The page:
Rites of passage are such that they are common experiences shared by almost everyone. Trips to the barbershop as a child is one. Like many young children the trip to get my crew cut every month was as welcome as early bedtime to me at that age. In the beginning it was because I didn’t like the feel of the clippers on my head. Bribed with lollipops I would eventually get over that. The next thing I had to get over was the way the barbershop smelled. There was this heavy cloud of aftershave the barber applied to each adult he gave a straight razor shave to. When I was five I detested this scent. I refused to hug my father until he had taken a shower and washed it off. Then, just like the clippers, I got over it. The smell became a part of my monthly routine. It was the scent of my barbershop.
It would be many years later until I made that fragrance’s acquaintance again. When I first started acquiring perfume bottles the discount shops like TJ Maxx and Marshall’s were a fun treasure hunt looking for something good. One denizen of these bins was a heavy solid white bottle with 1950’s font printed on its side. For $8 it was worth a blind buy. When I got home, opened the box, and gave it a spritz, this was no stranger to my nose. The perfume, Maurer & Wirtz Tabac, was that smell of my childhood barbershop. As an adult it was like embracing a long lost friend. As part of the early expansion of my perfumed horizons I was surprised at how well constructed it was.
Tabac was released in 1959 in three concentrations; Eau de Cologne, Eau de Toilette, and Aftershave. All three were composed by perfumer Arturo Jordi-Pey. They all have real differences but the base accord is the real overlap between all three concentrations. It is also the part which means barbershop to me.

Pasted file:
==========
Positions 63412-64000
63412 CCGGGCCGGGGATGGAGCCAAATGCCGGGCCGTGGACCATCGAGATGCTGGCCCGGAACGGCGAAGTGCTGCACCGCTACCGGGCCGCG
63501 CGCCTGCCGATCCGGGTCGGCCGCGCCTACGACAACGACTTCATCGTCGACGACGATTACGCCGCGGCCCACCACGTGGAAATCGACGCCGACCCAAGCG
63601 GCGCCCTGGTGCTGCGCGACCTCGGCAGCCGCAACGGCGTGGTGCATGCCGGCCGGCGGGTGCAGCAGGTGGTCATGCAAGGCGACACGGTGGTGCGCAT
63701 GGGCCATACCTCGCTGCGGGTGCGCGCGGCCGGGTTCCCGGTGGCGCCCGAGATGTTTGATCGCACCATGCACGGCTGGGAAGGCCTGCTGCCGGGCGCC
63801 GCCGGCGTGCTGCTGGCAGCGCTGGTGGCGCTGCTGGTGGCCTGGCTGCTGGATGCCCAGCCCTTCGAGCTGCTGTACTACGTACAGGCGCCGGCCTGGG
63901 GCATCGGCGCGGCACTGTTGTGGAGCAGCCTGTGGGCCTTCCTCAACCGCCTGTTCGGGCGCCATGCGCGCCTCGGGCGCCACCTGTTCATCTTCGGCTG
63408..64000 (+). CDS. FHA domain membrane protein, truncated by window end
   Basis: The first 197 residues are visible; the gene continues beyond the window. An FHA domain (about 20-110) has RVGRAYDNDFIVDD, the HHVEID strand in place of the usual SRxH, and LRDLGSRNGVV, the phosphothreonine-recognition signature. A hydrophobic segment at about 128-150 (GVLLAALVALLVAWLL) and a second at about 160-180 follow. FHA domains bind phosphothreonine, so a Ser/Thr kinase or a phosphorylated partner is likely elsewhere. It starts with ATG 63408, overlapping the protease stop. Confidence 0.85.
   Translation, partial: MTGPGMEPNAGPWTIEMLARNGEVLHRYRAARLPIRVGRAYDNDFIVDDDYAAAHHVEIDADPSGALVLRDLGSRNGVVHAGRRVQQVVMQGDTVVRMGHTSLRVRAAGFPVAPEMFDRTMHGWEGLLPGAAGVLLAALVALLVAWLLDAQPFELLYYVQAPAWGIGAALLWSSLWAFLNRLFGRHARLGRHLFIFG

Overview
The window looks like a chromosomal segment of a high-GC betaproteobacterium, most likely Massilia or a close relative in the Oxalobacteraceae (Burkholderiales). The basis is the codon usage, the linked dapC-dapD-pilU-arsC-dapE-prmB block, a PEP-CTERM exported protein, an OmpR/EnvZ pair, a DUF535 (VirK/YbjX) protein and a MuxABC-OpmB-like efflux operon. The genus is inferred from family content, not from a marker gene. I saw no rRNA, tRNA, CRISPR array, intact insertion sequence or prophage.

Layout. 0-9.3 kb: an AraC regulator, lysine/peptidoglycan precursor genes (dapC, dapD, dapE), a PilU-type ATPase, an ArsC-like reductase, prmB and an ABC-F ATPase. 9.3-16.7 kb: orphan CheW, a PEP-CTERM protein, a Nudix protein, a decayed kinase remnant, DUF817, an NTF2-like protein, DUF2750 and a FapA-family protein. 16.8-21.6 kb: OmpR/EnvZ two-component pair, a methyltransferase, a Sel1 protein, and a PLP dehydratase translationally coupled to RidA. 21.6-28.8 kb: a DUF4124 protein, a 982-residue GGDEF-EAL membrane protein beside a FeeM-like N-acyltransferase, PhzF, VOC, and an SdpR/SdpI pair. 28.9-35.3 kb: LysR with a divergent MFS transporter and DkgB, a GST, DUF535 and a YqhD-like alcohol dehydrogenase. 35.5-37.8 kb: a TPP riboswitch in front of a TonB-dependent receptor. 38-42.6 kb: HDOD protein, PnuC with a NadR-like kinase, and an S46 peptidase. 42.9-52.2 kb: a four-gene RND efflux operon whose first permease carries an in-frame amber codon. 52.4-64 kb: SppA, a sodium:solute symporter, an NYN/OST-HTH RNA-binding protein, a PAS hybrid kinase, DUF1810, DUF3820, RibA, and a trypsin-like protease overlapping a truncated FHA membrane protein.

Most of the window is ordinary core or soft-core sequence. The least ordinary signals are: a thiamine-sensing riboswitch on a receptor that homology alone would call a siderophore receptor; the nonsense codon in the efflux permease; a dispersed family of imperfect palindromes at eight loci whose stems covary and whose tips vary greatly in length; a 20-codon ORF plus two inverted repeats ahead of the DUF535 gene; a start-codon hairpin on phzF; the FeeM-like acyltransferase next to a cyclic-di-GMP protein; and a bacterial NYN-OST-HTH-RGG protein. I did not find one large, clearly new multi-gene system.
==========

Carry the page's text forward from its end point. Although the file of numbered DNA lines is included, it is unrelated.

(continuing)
The top accord is a mixture of bergamot, petitgrain, black pepper, and aldehydes. For a perfume marketed to men these aldehydes are the ones associated with Aqua-Net hairspray. That quality is cleverly covered up with the other notes. In the more intense concentrations there are some added herbal notes. The heart is a classic lavender. Sr. Jordi-Pey plays around with the other florals he uses in the heart with the different concentrations. It is this part of the fragrance which allows me to identify which version is which. A pure lavender is the aftershave. A lavender supported by jasmine and rose is the Eau de Cologne. The lavender turned woody with cedar is the eau de toilette. All versions converge on a base accord of vetiver, sandalwood, oakmoss, and musks. It is this accord which is truly that barbershop smell I remember.
Tabac has 10-12 hour longevity and above average sillage.
Tabac is still a regular in the discount bins. I just checked this past weekend and I could have bought all three concentrations for $22 total. It might be the most economical fragrance wardrobe for a man out there. I have gone and also bought the shaving cream as well. That allows me to have my own personal barbershop days where I shave with it, follow it up with the aftershave. Apply the Eau de Toilette for work and finish with the Eau de Cologne for the evening. On those days the young child with the crew cut has grown older but not up.
Disclosure: This review is based on bottles I purchased.